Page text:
Worthing food bank works with community to tackle root causes of food insecurity

Released: Tuesday, 12 March 2024

A Worthing food bank is continuing to work with the community to tackle the root causes of food insecurity after securing funding from Worthing Borough Council.

Worthing Food Foundation, which also runs Worthing Vegan Food Bank, was awarded £30,000 from the Community Infrastructure Levy (CIL) Neighbourhood Fund to support its community outreach work.

Money from the CIL Neighbourhood Fund will help Worthing Food Foundation's only paid employee, outreach worker Jacquie Beardon, to engage with food bank users to reduce long-term reliance on food banks.

The food bank was set up during the pandemic and has been supplying food to people in need from its base at East Worthing Baptist Church, Pendine Avenue since April 2020. To help simplify access and reduce the perceived stigma of food bank use, Worthing Food Foundation encourages people to approach it directly without the need of an official referral.

Jacquie's role sees her work with food bank users that need additional support with physical and mental health conditions or addiction issues as well as advising them about financial help they may be eligible for.

Jacquie said:

“Most people don't want to keep using food banks, so we try to have a look together at why they are in the situation they have found themselves in, and to find solutions. I see my role as a lot of hand-holding and helping to empower people to have more control over their lives.”

The food bank is also keen to work with families to ensure children get access to healthy food and dental care. One recent project saw Jacquie contact parents to check if they knew about provisions such as Healthy Start vouchers, help with school uniforms or free school meals.

Worthing Food Foundation is also using part of the CIL money to fund a food bank in the community project with a nearby children's centre.

Matthew Potter, a volunteer at Worthing Food Foundation, said:

“There are around 16,000 people in food poverty in the area, but we only see around 2,000 of them and we want to understand why. One solution could be that we go to them instead of them having to come to us. As a pilot project we have placed a food bank at Worthing East Family Hub in Lyndhurst Road, so that the people who work there can give parents that already use the centre help with food if they notice a need.”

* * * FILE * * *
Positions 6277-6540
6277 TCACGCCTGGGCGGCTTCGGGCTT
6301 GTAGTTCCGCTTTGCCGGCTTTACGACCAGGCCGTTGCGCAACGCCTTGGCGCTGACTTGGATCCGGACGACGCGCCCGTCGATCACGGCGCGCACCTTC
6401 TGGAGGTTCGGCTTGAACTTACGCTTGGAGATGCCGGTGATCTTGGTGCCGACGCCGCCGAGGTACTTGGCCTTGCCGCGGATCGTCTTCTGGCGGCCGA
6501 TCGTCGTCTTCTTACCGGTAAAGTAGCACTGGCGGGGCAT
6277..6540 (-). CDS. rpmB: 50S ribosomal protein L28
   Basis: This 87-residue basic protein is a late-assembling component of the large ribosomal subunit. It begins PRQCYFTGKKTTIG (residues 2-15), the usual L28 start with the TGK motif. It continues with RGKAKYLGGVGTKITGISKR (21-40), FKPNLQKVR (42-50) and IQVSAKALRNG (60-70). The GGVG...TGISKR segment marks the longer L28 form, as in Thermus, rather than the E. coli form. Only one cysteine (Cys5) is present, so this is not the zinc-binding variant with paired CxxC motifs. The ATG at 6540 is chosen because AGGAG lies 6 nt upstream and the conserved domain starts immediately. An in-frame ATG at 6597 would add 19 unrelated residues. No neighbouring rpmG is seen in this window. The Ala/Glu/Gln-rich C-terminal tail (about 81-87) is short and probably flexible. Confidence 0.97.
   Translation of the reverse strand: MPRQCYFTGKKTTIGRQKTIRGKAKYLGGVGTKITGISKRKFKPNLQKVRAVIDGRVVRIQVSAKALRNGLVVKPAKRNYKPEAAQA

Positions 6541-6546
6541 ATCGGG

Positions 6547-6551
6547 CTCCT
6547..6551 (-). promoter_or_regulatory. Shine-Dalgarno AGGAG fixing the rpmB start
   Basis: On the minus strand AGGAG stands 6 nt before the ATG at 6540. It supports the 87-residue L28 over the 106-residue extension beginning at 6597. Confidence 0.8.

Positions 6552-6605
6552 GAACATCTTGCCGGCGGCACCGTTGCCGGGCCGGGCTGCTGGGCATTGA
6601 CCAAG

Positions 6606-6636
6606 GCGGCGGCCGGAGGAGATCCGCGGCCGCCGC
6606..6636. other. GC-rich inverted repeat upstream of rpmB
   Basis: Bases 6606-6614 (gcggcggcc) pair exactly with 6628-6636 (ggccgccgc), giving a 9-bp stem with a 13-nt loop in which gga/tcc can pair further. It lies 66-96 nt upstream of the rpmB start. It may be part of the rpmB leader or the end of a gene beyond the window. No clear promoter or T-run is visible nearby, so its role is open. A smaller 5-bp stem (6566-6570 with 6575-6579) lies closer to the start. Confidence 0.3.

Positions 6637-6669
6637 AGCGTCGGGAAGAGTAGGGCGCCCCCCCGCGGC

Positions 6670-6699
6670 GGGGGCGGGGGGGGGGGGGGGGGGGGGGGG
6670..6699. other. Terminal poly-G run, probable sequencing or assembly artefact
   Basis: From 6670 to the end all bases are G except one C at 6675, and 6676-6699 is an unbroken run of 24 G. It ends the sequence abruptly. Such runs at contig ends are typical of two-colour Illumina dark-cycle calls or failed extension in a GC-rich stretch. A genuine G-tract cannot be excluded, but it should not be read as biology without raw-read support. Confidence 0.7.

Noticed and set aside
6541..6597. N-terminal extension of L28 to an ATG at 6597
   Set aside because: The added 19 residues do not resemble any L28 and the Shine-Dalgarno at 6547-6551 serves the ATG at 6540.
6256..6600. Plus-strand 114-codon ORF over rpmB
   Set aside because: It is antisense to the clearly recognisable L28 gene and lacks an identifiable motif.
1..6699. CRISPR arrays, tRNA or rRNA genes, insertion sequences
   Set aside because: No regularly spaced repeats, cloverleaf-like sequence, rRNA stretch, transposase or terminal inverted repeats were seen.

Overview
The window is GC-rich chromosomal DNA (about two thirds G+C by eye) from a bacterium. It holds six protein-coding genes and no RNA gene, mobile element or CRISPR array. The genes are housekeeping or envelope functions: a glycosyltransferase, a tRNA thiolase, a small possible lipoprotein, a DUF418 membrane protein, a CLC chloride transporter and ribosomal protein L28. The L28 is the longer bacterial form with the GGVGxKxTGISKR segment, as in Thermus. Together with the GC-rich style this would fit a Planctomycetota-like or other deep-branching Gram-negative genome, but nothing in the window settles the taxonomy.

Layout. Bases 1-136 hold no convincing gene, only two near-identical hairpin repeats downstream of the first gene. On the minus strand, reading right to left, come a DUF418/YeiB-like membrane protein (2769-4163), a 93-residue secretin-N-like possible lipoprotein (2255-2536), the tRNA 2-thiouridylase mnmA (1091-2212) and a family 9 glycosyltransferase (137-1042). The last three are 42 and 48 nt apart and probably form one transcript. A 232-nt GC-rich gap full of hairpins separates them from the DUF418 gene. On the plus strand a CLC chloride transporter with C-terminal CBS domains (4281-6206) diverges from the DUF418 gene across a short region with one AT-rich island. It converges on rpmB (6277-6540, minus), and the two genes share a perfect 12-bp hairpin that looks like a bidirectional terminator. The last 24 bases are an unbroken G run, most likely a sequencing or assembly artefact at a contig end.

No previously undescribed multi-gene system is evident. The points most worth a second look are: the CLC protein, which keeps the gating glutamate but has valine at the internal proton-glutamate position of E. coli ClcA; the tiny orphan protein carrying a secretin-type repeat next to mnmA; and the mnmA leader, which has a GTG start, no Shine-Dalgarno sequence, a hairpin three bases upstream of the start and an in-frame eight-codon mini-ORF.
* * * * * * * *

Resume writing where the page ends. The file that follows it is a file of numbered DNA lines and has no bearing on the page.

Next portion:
If the project proves successful, Worthing Food Foundation hopes to roll it out to other venues such as warm spaces, hubs for elderly people and doctors' surgeries.

Cllr Carl Walker, the deputy leader of Worthing Borough Council, said:

“The continued cost of living crisis means that more people than ever are struggling to afford enough food to eat, and fewer people are able to spare enough to donate, which is causing food banks to be stretched to the limit.

“We're really pleased to see that the money from the CIL Neighbourhood Fund is being used to bring food banks into spaces that people feel safe and comfortable and that the vital work that Jacquie does in the community can continue.”

To find out more about supporting or volunteering with the Worthing Food Foundation, see:

We revamped the CIL fund last year to cover a wider area of Worthing and give the community more of a say in how the money is spent. To find out more, see:

Photo: Storage at the food bank (credit Worthing Food Foundation)

PR24-036 - Food bank storage (credit Worthing Food Foundation)

Photo: Matthew Potter and Jacquie Beardon

PR24-036 - Matthew Potter and Jacquie Beardon

Photo: Food bank parcels ready for delivery

PR24-036 - Food bank parcels ready for delivery


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Page last updated: 11 April 2024

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